James banks always knew he wanted to join the Army but, upon his return from Afghanistan, he found a new path in journalism. This is his story.
James went to an army sixth form college straight after school at the age of 16. From a young age he’d always wanted to join the army. He loved the sports and the outdoor activities it offered him. The army school was ultimately James’ gateway into Sandhurst. When he joined the Royal Artillery, however, he did not expect what was to come.
The conflicts of Iraq and Afghanistan meant that James would ultimately be sent to battle. As a troop commander, he led a team of drone experts during their time stationed in both warzones. Like every soldier, James witnessed the deaths of team members and enemies.
It was the “gritty side of warfare”, he recalls.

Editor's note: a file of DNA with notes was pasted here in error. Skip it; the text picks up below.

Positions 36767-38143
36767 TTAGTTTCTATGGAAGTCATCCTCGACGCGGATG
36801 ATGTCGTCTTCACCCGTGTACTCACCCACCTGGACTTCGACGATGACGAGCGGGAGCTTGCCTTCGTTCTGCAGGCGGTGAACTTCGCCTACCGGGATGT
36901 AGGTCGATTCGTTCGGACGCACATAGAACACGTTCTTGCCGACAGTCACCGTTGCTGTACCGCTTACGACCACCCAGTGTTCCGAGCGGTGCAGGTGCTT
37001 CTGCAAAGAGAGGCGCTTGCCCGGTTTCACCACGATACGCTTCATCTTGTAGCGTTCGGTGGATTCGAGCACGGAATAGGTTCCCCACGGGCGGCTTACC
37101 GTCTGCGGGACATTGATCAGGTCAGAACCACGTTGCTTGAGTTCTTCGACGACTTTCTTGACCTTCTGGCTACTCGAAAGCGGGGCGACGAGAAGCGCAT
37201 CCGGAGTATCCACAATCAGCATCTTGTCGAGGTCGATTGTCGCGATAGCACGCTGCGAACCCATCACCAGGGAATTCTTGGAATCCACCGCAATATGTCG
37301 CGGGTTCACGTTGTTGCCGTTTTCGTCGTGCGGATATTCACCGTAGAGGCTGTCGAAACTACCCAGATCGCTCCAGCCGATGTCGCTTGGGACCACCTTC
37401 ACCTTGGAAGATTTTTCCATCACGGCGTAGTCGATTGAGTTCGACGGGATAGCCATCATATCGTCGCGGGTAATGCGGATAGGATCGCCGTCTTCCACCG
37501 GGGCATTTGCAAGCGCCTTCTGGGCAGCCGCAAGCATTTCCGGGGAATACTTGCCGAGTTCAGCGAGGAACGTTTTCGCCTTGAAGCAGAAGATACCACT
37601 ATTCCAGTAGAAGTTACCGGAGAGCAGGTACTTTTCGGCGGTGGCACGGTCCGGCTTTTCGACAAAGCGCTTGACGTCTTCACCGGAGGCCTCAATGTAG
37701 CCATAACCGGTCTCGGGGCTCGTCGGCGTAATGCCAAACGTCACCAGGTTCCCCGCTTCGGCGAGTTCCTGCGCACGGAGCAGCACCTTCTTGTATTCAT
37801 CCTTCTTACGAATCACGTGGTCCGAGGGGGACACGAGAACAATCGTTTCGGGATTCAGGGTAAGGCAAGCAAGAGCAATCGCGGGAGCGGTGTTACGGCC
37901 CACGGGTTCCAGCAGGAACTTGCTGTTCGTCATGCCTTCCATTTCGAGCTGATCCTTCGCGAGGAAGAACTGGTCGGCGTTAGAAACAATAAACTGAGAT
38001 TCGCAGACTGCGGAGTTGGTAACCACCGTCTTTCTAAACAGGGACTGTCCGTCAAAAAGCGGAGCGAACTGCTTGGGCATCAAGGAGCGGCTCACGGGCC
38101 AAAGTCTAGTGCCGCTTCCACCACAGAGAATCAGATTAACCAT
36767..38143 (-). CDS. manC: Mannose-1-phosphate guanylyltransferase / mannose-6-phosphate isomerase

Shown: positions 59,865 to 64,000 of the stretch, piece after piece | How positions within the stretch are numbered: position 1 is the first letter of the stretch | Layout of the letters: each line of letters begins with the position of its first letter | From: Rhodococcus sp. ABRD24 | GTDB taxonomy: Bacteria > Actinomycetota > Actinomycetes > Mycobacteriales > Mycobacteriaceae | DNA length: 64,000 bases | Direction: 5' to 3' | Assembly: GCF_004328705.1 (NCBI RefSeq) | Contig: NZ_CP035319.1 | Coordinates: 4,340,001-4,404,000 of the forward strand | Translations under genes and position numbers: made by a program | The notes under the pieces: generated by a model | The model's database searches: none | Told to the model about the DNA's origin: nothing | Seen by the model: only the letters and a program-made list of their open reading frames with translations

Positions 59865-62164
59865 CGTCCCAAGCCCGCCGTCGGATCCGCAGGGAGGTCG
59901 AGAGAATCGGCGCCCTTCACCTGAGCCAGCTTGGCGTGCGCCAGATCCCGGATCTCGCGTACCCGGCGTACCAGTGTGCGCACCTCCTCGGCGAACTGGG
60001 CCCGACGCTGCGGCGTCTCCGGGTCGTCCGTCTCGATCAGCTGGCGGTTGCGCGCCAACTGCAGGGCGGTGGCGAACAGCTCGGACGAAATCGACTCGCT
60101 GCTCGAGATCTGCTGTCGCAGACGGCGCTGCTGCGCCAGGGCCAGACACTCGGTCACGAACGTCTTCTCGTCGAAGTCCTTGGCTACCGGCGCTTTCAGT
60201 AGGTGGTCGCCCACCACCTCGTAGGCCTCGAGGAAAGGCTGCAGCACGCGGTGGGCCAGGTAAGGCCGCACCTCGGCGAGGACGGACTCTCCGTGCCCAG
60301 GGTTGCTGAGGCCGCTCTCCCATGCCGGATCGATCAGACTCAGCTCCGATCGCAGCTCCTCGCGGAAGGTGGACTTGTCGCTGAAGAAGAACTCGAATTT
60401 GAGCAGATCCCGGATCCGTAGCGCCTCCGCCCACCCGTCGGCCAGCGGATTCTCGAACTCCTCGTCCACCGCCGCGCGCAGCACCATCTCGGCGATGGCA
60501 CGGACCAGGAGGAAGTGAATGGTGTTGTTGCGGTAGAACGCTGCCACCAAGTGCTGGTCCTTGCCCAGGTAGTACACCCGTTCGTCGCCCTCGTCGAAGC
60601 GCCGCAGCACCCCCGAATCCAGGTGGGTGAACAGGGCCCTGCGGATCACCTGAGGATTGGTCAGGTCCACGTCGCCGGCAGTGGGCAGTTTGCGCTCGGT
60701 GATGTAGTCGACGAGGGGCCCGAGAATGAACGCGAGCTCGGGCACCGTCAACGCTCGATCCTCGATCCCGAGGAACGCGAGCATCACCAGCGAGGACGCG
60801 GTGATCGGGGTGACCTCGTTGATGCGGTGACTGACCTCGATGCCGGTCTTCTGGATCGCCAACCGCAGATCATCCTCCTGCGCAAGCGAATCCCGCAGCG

After befriending a journalist who was embedded with his team on his last tour of Afghanistan, James realised that journalism could be his next dream job.
James had always been interested in photojournalism and thought it was time to end his first love, the army, to pursue his second love, journalism. While still in Afghanistan, he applied for a course in Broadcast Journalism at Cardiff University.
He became a reporter for British Forces News straight after the course ended and now works as a freelance journalist for Sky News and ITV News.
James’ story shows that any soldier is capable of finding their path again after leaving the army - Fx